Although macromolecular fouling of microfiltration membranes is one of the critical factors governing the performance of these filtration processes, there is still little fundamental understanding of the underlying phenomena that influence the initiation, rate, and extent of fouling. We have obtained experimental data for the flux decline during the stirred cell filtration of different commercial preparations of bovine serum albumin (BSA) through asymmetric polyethersulfone microfiltration membranes. The fouling characteristics of these commercial solutions varied substantially, with the flux decline directly related to the technique utilized to initially precipitate and prepare the BSA. Prefiltration of BSA solutions prior to microfiltration substantially reduced their fouling tendency, with the degree of improvement increasing as the prefiltration was performed through smaller molecular weight cut-off membranes. The protein solutions were also characterized using gel permeation chromatography (GPC), with the fouling tendency of the different BSA preparations highly correlated with the concentration of BSA dimers and other high molecular weight species present in these BSA solutions. These results suggest that BSA fouling of these microfiltration membranes is associated with the deposition of trace quantities of aggregated and/or denatured BSA, with these fouling species serving as initiation sites for the continued deposition of bulk protein.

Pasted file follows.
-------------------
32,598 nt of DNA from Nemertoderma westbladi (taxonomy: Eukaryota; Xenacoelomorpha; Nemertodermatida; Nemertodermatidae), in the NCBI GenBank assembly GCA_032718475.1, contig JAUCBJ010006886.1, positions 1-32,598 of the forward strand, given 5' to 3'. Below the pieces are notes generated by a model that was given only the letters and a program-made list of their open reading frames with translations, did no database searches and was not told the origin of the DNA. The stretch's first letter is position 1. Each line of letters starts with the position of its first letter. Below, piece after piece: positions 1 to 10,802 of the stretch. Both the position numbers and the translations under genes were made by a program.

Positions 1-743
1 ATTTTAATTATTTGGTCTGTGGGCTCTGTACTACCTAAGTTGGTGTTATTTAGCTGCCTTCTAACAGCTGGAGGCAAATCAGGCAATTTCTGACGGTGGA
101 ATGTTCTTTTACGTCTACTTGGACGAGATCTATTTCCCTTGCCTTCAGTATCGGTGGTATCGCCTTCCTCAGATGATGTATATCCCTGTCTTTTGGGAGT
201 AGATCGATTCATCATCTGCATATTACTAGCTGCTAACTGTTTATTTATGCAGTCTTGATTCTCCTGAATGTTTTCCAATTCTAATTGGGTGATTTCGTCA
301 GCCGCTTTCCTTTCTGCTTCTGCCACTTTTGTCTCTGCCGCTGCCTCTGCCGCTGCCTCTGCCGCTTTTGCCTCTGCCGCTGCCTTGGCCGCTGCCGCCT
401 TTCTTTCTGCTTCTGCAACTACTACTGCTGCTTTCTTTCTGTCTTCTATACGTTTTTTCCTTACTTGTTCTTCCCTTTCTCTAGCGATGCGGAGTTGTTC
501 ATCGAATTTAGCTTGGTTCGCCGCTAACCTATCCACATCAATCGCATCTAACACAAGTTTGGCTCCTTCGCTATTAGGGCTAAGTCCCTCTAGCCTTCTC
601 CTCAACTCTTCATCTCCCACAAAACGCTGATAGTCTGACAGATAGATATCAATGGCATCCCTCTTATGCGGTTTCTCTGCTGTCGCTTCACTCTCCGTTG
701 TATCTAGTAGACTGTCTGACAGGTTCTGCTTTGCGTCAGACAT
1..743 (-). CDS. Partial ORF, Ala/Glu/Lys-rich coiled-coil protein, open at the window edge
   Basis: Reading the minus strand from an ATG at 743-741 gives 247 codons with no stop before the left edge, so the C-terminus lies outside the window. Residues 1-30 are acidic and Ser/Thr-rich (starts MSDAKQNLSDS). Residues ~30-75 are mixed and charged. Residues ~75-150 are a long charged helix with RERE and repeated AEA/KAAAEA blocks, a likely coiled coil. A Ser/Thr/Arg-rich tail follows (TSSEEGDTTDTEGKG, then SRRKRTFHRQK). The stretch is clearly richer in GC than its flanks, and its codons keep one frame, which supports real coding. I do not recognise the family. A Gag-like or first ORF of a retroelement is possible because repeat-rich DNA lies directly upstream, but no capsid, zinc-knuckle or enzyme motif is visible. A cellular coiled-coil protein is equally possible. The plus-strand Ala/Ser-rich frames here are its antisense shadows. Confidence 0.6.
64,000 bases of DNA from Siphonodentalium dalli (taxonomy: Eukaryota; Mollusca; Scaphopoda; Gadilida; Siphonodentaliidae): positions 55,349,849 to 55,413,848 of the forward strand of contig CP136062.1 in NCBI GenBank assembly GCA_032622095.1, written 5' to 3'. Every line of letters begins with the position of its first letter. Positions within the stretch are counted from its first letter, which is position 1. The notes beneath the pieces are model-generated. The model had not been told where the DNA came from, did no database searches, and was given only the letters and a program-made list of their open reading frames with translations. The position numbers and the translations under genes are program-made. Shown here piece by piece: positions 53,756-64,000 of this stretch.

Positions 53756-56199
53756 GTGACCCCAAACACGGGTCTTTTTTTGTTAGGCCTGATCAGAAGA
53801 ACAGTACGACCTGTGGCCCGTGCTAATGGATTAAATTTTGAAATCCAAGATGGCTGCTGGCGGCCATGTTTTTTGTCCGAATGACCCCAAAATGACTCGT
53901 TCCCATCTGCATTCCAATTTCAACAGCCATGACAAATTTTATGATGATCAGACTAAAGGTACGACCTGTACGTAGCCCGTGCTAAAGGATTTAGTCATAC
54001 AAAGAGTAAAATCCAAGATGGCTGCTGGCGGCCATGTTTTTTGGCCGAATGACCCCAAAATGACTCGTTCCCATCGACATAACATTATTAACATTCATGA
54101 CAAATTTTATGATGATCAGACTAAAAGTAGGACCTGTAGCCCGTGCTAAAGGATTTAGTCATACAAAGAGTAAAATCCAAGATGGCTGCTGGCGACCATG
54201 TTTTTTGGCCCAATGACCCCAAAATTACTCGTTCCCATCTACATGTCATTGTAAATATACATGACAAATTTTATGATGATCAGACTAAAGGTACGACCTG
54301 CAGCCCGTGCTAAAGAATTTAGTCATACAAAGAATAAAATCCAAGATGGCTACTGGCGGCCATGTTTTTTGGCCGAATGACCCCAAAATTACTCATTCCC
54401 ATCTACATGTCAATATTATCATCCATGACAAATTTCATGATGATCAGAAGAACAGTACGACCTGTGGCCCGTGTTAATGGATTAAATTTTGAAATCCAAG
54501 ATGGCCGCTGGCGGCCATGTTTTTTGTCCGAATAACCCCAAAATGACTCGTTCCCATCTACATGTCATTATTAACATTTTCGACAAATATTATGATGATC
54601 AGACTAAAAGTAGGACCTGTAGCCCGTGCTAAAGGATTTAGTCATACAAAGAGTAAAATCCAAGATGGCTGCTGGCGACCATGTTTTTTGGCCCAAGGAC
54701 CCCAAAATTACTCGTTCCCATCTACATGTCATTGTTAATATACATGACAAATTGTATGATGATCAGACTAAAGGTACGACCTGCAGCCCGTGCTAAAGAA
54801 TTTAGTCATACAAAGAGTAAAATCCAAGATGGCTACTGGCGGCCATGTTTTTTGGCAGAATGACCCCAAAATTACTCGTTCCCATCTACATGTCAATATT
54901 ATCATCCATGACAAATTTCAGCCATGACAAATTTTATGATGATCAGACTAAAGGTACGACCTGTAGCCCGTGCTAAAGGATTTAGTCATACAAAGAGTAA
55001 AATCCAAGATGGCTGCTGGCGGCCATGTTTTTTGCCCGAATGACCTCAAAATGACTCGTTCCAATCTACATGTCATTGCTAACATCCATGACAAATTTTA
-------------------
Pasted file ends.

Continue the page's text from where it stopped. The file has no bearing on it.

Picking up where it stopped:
All Science Journal Classification (ASJC) codes
- Materials Science(all)
- Physical and Theoretical Chemistry
- Filtration and Separation